CIT offers Indonesian interpreters and translators with legal, medical and specialty experience, including criminal and civil matters, employee meetings, engineering, patent cases, labor disputes, immigration and more.
Although based in Los Angeles, CIT offers comprehensive Indonesian language services including interpretation, translation and transcription, 24 hours a day, 7 days a week, worldwide. Our interpreters and translators are native speakers who have been screened, certified, have provided credentials, field tested, and kept up to date with developments in both English and the Indonesian language through means such as lectures, conferences, and travel. CIT’s Indonesian language interpreters and translators possess in depth knowledge of the Indonesian language, as well as of the culture and history of the Indonesian people, allowing them to provide informed and complete interpretation and translation.
The Indonesian Language
The Indonesian language is a standardized for the Malay language and is spoken by about 30 million people in Indonesia. About 140 million more people speak Indonesian as a second language. Although more people in Indonesia speak Janaese, Indonesian is still considered the lingua franca of Indonesia.
When Indonesia was a Dutch colony, the Indonesian language was written in Latin. The alphabet used was called ejaan lama, or Old Script in Indonesian. In the 1930s, while Indonesia was gaining it’s independence, the language became standardarized and the name Bahasa Indonesia became the name of the language. In 1972, President Soeharto made official changes to the spelling system in the Indonesian language.
Indonesia is located near the equator, where the climate is quite warm. The country itself is quite big, about 4,800 kilometers wide. About 6,000 of the local islands are lived by Indonesian people, who are also called Maylay Islanders, Malaysians or East Indians. In 1857, the word “Indonesian” was coined by James Richardson Logan in his writings The Languages of Ethnology of the Indian Archipelago.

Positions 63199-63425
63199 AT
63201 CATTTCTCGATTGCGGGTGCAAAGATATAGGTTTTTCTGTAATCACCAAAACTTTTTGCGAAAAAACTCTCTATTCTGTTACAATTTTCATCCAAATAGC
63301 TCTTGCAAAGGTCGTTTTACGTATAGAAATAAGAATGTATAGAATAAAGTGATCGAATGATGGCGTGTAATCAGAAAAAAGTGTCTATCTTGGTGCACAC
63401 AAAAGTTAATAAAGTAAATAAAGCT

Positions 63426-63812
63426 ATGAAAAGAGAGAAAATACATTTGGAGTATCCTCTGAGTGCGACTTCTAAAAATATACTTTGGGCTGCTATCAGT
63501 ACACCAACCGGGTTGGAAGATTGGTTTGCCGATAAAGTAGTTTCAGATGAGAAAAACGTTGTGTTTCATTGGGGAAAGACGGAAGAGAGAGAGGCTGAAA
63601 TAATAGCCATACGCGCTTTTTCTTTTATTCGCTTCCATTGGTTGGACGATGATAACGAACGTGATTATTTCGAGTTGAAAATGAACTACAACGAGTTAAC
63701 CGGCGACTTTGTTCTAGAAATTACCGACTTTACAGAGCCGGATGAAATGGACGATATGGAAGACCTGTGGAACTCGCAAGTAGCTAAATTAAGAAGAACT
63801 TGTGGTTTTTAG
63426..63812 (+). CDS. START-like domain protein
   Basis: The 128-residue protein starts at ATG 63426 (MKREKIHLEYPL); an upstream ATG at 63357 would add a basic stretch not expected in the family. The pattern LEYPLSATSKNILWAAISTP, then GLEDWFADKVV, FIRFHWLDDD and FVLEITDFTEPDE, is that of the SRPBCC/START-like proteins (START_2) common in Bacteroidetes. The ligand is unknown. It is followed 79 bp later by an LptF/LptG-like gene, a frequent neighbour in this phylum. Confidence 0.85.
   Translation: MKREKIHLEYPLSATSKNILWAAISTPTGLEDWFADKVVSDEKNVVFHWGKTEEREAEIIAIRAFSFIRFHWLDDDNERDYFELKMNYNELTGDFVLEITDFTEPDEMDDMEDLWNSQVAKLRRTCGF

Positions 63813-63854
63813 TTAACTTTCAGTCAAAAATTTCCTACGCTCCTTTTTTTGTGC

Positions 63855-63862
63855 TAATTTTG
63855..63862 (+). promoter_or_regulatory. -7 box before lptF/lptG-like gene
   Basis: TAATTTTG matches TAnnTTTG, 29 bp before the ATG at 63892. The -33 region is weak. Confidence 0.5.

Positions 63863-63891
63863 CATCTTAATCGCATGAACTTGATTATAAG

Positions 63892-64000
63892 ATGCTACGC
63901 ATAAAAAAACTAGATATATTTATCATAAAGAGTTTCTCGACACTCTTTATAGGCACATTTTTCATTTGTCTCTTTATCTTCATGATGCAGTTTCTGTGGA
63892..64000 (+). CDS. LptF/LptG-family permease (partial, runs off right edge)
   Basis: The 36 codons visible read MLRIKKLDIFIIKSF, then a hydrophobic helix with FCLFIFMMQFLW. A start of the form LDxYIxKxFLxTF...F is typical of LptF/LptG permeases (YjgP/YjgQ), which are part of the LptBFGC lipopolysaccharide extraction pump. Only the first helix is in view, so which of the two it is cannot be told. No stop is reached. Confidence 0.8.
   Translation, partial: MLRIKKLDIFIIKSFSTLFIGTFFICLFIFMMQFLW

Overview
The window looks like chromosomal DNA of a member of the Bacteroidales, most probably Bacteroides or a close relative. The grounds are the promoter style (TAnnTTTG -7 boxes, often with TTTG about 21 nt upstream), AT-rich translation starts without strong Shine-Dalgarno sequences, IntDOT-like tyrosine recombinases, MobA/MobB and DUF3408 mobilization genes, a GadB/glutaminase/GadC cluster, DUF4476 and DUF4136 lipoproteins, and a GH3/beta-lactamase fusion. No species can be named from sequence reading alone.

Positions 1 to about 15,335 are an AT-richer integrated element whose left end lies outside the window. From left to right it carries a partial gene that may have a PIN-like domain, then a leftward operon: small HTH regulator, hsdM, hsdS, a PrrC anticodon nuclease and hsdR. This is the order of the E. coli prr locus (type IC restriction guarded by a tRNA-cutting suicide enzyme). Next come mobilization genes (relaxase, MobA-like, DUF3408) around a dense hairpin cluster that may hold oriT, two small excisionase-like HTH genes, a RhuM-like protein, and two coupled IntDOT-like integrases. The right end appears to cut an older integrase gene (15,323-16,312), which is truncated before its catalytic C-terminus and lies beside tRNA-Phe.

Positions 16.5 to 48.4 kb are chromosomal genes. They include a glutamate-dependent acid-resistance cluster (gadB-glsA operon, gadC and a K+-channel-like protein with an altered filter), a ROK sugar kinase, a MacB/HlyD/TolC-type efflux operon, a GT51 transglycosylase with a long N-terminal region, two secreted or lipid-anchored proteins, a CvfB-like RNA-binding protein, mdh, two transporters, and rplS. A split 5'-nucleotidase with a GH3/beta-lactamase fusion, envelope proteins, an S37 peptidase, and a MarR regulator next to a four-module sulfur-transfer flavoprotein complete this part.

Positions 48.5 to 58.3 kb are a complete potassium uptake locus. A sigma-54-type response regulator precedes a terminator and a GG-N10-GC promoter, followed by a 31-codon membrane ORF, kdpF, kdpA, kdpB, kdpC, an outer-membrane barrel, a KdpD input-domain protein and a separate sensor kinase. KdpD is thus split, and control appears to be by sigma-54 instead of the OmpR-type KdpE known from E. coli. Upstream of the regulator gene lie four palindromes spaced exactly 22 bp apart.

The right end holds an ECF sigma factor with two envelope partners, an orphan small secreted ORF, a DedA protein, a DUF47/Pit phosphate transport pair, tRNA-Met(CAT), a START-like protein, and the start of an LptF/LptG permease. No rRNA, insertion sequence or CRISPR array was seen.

The Indonesian people have a certain unity and can be identified by physical features, language and religion. Over 195 million people are referred to as “Indonesian.” Indonesians are usually short, have black hair and a medium-brown complexion. It is said that they are a mix of Mongols, Proto-Malays and Polynesians along with Arabs, Indians or Chinese. About 87% of Indonesians are Sunni Muslims, 9% Christian and the others are Hindu or Buddhist.
Historically speaking, the country of Indonesia had been under colonial rule for a long time by the Portuguese, Spanish, English or Dutch, with the Dutch rule having span from 1627 until 1942. The Dutch’s main interest was to develop the business and crops of the country. They were not interested nor did much to modernize Indonesia or push for the country to follow more Christian rule. The Japanese invasion in 1942 was the first step to the independence of the country in 1949. Indonesia has been expressed in various literatures from countries such as the Netherland Indies, Dutch East Indian, Malay Archipelago, Malaysia or the East Indies. Writers, specifically anthropological writers, refereed to the word “Indonesia” as to not only include the Indonesian country but also other areas of Micronesia, Melanesia and Polynesia. Nearby islands of Java, Madura and Bali collectively make up 7% of Indonesia. Together, they make up about 63% of the Indonesian population and are very high in tourism. It has been thought that Indonesia is separated into three cultures: the Hindu cultures practice rice cultivation. The Islamic cultures are coastal merchants and lastly, tribal groups are known for their economic activities.